A NonProfit 501(c)3
What I enjoy the most about working with the women is that they are up for any challenge. It's never "I could never do this" but rather "I have not done this before but I will try." Many of them break age-old traditions by being the major breadwinners and decision-makers in their families. They take risks by doing things such as performing on stage dressed as men to dramatize the evils of domestic abuse before an audience of neighbors and strangers.
Recently they took on a new challenge and painted murals on the outside of one of the MarketPlace offices in Mumbai. India's slums are typically a confusion of jerry-built structures. They are a mishmash of materials and sizes and show the effects of wear, traffic and weather in their stained, patched and generally grungy facades. Our office definitely fit this description and was ripe for a facelift. Award-winning Chicago artist and activist Indira Johnson, who was born in India, met with the women to plan the artwork. They discussed symbols that could represent their lives, work and what MarketPlace means to them, and created a drawing incorporating these images. Then they learned how to use the gridding method to transfer the drawing to the wall on a much larger scale.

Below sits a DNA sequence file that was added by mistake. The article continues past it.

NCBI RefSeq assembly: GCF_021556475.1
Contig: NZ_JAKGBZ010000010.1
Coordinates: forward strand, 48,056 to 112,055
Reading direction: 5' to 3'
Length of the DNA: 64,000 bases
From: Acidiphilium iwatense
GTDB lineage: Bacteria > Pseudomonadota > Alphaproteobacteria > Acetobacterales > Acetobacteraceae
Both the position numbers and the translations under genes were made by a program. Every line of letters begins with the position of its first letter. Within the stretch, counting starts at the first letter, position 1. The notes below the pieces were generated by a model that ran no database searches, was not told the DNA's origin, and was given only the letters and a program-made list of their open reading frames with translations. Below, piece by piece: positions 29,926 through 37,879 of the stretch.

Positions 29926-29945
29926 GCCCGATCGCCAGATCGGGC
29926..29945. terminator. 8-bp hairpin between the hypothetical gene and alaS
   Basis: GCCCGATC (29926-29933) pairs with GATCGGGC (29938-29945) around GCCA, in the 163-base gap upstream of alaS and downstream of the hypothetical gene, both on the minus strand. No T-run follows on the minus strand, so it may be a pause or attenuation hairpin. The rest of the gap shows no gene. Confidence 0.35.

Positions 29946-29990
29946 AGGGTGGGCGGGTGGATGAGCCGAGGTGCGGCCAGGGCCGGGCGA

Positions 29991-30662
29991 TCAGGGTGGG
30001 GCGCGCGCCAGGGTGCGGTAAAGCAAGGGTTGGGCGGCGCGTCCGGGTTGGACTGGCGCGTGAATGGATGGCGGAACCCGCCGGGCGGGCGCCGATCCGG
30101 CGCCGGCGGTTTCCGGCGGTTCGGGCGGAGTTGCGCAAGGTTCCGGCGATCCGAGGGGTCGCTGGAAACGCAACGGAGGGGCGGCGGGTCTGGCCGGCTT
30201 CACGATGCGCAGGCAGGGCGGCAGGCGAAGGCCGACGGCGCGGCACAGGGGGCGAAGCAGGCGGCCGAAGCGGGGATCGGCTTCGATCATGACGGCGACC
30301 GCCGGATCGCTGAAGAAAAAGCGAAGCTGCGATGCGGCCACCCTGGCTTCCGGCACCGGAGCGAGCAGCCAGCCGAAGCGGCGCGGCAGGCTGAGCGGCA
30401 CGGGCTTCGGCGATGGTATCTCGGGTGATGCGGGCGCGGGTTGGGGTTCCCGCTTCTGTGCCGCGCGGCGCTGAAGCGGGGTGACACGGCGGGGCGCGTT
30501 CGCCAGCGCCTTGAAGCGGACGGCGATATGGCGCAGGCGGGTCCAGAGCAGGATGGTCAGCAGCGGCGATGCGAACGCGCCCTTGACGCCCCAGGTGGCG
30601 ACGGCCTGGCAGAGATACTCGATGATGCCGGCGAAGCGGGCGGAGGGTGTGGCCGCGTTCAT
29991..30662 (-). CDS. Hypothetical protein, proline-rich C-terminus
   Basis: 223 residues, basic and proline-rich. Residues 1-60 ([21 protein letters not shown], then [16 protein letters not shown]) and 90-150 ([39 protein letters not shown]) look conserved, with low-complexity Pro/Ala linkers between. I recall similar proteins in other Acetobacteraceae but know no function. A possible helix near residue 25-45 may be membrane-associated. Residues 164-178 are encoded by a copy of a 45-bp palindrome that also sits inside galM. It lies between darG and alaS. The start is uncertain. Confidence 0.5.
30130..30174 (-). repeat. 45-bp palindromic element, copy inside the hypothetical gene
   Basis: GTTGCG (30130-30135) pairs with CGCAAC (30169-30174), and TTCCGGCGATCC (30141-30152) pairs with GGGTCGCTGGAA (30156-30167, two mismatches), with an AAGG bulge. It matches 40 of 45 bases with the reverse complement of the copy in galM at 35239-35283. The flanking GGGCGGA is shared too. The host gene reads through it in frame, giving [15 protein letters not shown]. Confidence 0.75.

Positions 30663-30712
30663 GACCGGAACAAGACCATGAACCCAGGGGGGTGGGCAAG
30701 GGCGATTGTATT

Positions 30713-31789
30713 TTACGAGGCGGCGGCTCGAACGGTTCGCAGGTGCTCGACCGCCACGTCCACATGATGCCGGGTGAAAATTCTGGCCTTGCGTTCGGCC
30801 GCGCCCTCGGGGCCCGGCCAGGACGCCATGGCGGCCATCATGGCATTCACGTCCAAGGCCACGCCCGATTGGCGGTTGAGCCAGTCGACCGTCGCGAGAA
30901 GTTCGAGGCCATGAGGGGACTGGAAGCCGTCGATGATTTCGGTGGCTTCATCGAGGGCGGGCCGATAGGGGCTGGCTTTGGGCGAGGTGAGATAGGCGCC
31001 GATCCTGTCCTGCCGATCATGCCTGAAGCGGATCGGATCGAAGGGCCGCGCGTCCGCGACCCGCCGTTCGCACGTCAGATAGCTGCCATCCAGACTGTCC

While the women were excited about this new experience, they were also self-conscious about painting on the public street, in full view of the community. Some of them were particularly leery of climbing the scaffolding to reach the upper parts of the wall. In the end, however, all of them were vying to paint at the top. "I did not know I could draw and paint, but now I do," said Mehajabeen. "It is like our embroidery, a little bit of us is in the painting," said Bharti.
Now the wall is a distinctive landmark in the community, a tribute to social change, art, creativity and courage - just like the women who made it.